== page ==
For patients, calling a large hospital system can be difficult and overwhelming. Patients are not aware of the many different channels that a hospital may have and they do not always know the best number to call to reach the department or the provider that they are seeking. Hospitals may have thousands of numbers; often, a patient calls the first number they see and will experience a large amount of transfers to the wrong departments. To a new patient, an excessive amount of transfers may cause tremendous dissatisfaction and even amplify their anxiety. Having a single point of access into a large health system can increase patient satisfaction exponentially, while reducing inefficiencies resulting from the amount of misdials to erroneous departments.
One access point or one number should be in place to facilitate the process of calling a major hospital system, and enhance a patient’s overall experience. While one number is an effective way to channel the initial calls from patients, it is important to remember that is only the first step in the patient’s journey. Patients must feel a sense of ease and security from their first call to the day they’ve completed their appointment or treatment within the hospital system. Providing comfort and care to patients is always the number one priority of all healthcare providers. Walking a mile in a patient’s shoes allows for a coordinator or manager to see how frustrating it can be to be transferred multiple times, while seeking medical care.
Healthcare organizations have a number of tools at their disposal that allow for the use of one number or one access point to be effective. Telephony trees offer a great deal of utility when having a single number for patients to call. With a telephony tree in place, a patient can be routed to the appropriate department based on which option they choose. It is important to keep telephony trees both functional and simple for patients to use. An overly complicated telephony tree will result in the same misdials as having a multitude of numbers.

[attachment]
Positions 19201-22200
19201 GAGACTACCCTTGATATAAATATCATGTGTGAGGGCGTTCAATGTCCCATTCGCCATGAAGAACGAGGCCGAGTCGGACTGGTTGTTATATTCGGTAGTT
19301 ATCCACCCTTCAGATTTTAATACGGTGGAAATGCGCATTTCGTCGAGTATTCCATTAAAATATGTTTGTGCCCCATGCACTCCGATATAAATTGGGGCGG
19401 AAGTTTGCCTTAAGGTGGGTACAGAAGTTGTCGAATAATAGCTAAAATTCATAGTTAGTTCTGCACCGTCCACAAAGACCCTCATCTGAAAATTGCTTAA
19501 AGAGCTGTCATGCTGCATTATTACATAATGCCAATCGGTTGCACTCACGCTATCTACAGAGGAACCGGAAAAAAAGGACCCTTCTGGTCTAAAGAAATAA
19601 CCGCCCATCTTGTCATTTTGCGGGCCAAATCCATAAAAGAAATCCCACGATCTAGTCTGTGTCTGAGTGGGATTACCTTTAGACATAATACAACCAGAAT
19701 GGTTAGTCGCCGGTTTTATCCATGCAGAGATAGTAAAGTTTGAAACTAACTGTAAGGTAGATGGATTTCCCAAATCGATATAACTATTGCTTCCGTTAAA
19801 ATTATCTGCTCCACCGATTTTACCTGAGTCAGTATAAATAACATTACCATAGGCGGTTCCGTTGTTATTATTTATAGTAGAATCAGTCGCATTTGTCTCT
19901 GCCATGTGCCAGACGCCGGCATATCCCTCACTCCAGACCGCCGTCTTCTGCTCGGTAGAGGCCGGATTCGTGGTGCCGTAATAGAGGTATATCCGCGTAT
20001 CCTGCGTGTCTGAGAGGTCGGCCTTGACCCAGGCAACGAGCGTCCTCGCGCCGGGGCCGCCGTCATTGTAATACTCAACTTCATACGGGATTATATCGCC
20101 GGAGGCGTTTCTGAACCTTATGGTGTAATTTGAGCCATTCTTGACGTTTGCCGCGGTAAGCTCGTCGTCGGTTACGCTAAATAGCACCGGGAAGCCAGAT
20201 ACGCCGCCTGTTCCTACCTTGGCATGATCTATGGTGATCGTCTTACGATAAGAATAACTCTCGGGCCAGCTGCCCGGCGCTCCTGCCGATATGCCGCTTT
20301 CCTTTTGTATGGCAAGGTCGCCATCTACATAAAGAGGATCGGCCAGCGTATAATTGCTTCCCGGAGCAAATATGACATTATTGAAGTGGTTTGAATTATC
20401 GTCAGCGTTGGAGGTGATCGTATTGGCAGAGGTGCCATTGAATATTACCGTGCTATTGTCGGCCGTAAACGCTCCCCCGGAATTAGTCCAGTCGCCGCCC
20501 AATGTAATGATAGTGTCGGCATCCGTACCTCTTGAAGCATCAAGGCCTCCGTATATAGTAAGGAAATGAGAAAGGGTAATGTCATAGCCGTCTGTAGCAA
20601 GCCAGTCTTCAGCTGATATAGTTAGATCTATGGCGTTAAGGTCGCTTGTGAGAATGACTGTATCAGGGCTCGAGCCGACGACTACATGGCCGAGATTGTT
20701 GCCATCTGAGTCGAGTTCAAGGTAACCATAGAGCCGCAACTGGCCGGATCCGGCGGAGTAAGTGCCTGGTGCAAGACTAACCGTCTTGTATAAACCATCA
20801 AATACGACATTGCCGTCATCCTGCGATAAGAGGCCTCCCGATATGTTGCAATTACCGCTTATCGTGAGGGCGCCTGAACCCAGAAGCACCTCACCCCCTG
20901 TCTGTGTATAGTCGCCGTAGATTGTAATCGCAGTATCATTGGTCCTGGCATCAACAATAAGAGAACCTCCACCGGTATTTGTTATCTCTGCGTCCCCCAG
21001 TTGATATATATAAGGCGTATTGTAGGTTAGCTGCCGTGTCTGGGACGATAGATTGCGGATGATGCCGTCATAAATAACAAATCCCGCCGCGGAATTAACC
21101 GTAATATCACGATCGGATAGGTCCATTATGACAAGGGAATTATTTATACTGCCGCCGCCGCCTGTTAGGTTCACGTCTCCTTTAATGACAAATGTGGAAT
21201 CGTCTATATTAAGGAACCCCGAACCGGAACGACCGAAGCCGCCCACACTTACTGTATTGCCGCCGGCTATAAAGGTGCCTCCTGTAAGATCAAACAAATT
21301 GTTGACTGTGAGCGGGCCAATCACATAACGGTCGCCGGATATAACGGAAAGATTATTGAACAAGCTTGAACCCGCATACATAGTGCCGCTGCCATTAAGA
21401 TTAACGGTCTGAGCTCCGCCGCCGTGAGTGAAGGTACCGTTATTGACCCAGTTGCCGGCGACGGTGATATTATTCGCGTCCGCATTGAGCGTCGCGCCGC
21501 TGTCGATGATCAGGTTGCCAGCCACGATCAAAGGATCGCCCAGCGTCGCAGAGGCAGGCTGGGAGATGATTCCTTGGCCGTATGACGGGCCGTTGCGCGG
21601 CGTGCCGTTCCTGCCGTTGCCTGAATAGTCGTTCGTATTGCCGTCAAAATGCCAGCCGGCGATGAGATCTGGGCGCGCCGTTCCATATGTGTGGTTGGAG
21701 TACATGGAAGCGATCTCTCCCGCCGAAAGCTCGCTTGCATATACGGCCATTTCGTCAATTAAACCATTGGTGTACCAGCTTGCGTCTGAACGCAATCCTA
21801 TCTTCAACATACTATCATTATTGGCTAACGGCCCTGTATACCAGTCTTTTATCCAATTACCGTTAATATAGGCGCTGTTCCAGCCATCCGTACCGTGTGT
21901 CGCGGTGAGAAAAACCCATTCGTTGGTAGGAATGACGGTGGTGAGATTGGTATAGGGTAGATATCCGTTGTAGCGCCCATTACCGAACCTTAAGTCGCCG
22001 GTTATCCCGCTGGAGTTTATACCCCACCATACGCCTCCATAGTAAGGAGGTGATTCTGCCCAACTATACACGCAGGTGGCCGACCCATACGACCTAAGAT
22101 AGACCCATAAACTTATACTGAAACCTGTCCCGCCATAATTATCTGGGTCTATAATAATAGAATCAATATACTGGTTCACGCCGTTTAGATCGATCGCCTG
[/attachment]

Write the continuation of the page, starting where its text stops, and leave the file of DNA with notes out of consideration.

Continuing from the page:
In conjunction with a telephony tree, a multi-channel call center can be used to provide patients with all the contact points they need. This model is heavily reliant on skill based routing. When a patient calls in and chooses an option, their call will be routed to an agent who is in a pod or group tasked with handling those calls. For instance, a patient calls in to schedule an appointment with a dermatologist, they are connected with the agents who are trained in scheduling for dermatology and if need be, those agents can warm transfer to the main office. This model allows for seamless handoffs between members of the organization, and it provides the patient with a sense of security as well as an understanding of why they are being reconnected with another representative.
Skill based routing and warm transfers allow for continuity of care, combined with CRM and telephony trees, they provide the gateway for more detailed reporting and a better understanding of patient trends. These tools can be used synergistically to create both care paths and effective workforce management staffing models. Reporting and trends can give an organization an idea of how many patients are calling that initial number and how many transfers it may take to complete their requests. This allows them to formulate better models for first time call resolutions, and stay abreast over the ever-changing demands of the dynamic patient population.
As always, when implementing changes within a healthcare organization, one must take into consideration the effects those changes have on the patients. Patients are and always will be every healthcare organization’s number one priority.
- Where the Patient Experience Really Starts - December 28, 2015
- 3 steps to alleviate patient stressors from the already stressed out patient population - November 16, 2015
- The New Patient Advocate in the Back Office: Workforce Management - September 22, 2015